Cybersecurity Essentials: Vulnerability Management Programs

Vulnerability Management Programs

This is the first installment in a 4-part blog series on cyber-security, sponsored by our partner Netrality.

Part 2: Cybersecurity Essentials: Network Access Control (NAC)
Part 3: Cybersecurity Essentials: Cloud Security and SASE
Part 4: Cybersecurity Essentials: Next-Generation Anti-Virus Protection

Ransomware attacks are growing more than 350% annually. In 2019 alone, ransomware attacks in the United States cost government and industry over $7.5 billion. These attacks are becoming more sophisticated, causing more downtime, lasting an average of 16 days – up from 12 days last year.

No organization is immune from the threat of ransomware. When you are hit with such an attack, the malware infects your systems and locks you out of your own data. You’ll likely be faced with a difficult dilemma: spend weeks or possibly months repairing and restoring your systems – suffering the downtime and costs that would entail – or simply pay the ransom. Too often, paying the bad guys is the least expensive option.

You can’t protect what you can’t see

One of the biggest challenges in dealing with cyber-attacks is that vulnerability is never static. New vulnerabilities in IT systems are constantly emerging, creating new cyber-threats. These new vulnerabilities emerge when networks, applications, databases, hardware, and other solutions are upgraded or newly added to your IT ecosystem. These may become vulnerable due to misconfigurations, software defects, or simply because a “proper” configuration creates a safety risk no one thought of before.

Ransomware is designed to slip unnoticed past your security controls and exploit these vulnerabilities. It often utilizes trusted processes, such as email attachments designed to look like legitimate company documents. Employees unknowingly click on and download the attachments, and the hackers are in. The ransomware harnesses your internal systems, encrypting files and disabling backup and recovery processes before your IT security team knows what’s happening. The ransomware may even sit undetected for months, waiting for your systems to become sufficiently vulnerable.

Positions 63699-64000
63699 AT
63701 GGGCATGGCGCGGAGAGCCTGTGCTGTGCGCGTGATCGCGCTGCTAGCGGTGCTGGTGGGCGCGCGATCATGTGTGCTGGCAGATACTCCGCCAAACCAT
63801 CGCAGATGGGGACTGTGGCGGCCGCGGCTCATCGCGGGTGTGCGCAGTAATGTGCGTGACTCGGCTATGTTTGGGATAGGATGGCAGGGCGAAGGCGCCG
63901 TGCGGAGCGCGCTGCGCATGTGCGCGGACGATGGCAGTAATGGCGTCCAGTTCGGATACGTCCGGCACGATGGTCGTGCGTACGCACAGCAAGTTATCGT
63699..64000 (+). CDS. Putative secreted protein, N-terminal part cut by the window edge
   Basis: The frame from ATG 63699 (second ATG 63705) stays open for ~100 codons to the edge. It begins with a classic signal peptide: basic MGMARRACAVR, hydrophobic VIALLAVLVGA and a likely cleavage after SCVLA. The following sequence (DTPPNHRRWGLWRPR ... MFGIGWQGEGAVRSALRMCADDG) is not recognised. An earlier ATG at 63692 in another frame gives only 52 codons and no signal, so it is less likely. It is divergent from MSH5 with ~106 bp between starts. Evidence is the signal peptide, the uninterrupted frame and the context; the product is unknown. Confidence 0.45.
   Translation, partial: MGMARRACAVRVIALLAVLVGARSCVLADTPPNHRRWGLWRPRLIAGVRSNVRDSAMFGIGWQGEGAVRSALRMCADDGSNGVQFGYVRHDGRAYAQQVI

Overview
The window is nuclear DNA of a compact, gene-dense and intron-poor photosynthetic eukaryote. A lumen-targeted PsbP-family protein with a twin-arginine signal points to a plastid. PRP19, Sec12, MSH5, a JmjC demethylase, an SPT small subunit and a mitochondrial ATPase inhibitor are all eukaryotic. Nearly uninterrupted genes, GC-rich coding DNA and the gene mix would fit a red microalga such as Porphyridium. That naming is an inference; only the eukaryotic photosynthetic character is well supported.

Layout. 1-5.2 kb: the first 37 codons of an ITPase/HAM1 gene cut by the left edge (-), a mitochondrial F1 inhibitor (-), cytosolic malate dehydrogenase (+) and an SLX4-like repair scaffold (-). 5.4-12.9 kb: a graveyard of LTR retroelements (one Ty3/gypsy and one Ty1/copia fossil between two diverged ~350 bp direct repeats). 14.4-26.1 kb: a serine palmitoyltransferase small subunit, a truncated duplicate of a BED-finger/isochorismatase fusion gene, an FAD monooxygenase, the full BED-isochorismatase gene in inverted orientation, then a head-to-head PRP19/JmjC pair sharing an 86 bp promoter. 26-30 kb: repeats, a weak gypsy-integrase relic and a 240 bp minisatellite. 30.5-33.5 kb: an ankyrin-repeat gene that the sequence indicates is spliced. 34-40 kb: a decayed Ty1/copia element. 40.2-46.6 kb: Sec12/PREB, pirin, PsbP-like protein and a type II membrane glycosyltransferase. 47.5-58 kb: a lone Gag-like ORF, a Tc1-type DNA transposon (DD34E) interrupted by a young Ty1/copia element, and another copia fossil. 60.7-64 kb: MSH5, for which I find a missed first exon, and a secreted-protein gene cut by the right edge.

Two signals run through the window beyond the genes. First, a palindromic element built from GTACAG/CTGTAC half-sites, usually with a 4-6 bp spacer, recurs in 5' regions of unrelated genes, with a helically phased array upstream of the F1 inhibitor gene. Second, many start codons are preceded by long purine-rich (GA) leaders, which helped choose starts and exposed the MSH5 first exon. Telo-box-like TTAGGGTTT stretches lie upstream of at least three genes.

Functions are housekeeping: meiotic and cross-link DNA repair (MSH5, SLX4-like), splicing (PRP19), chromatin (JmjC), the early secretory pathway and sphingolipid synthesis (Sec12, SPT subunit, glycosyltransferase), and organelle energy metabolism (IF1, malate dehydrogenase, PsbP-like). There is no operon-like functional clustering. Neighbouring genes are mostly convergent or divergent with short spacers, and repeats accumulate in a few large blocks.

To protect themselves, it’s crucial for organizations of all types to employ a robust vulnerability management program (VMP).

VMPs reduce information security risk

Vulnerability management programs (VMPs) identify, prioritize, and remediate vulnerabilities before attackers can exploit them. They use a proactive, calculated approach to continuously scan enterprise assets for any possible vulnerabilities. Once these are discovered, the Information Security Team needs to plan the remediation of them. These programs can also perform continuous assessments of the current state of your enterprise cybersecurity.

Requirements of a successful VMP

A reliable VMP, one that lets you sleep soundly at night without worrying about ransomware or other types of cyber-attacks, is no longer optional in today’s cyber-threat landscape. It’s essential. So, what does reliable look like? Well, any VMP you can trust to protect your data must have the following capabilities: